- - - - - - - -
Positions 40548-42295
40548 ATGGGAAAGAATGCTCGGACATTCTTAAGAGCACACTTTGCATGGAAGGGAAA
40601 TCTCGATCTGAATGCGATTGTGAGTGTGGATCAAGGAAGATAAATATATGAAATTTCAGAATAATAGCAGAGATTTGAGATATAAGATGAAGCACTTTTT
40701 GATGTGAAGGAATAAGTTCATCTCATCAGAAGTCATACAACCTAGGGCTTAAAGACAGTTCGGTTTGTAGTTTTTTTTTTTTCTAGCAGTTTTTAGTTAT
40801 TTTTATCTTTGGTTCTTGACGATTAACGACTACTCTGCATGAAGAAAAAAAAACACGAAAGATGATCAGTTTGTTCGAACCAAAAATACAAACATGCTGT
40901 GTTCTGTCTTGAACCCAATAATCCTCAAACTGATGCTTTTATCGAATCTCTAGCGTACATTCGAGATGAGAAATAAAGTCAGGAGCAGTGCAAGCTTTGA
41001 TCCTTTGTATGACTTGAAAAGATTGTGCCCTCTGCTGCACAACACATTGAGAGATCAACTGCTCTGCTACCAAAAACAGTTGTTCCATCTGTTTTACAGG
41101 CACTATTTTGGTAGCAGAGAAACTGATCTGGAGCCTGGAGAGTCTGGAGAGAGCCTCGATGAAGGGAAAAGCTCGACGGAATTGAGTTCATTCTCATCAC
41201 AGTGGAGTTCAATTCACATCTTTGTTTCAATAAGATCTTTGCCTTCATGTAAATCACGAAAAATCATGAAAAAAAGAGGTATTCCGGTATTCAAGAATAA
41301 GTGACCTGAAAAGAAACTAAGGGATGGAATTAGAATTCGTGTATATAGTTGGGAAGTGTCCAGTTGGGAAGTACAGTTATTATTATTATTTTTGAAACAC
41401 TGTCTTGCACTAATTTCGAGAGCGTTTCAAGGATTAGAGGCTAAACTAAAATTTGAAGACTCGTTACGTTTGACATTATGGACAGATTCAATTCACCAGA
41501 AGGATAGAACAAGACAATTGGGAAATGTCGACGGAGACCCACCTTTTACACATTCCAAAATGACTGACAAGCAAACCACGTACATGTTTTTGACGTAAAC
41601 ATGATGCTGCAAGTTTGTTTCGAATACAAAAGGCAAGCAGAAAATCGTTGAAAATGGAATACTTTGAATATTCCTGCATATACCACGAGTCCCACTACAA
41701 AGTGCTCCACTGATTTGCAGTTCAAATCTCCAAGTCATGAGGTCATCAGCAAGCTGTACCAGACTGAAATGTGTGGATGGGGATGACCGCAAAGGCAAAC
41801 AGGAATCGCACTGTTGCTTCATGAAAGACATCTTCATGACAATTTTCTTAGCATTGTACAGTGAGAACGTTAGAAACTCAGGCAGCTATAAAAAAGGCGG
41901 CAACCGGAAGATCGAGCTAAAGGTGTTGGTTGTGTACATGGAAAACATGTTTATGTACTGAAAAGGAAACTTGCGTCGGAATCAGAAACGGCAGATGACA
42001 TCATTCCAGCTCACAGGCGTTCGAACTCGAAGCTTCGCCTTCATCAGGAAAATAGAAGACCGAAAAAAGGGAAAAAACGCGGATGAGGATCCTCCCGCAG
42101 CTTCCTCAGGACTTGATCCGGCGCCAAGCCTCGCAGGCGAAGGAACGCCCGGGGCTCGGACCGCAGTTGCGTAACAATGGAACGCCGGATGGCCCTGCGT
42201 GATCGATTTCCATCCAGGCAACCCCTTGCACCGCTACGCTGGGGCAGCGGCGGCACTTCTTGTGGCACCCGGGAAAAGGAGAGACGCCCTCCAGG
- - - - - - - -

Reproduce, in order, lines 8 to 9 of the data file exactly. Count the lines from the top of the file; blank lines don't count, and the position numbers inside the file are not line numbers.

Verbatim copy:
41101 CACTATTTTGGTAGCAGAGAAACTGATCTGGAGCCTGGAGAGTCTGGAGAGAGCCTCGATGAAGGGAAAAGCTCGACGGAATTGAGTTCATTCTCATCAC
41201 AGTGGAGTTCAATTCACATCTTTGTTTCAATAAGATCTTTGCCTTCATGTAAATCACGAAAAATCATGAAAAAAAGAGGTATTCCGGTATTCAAGAATAA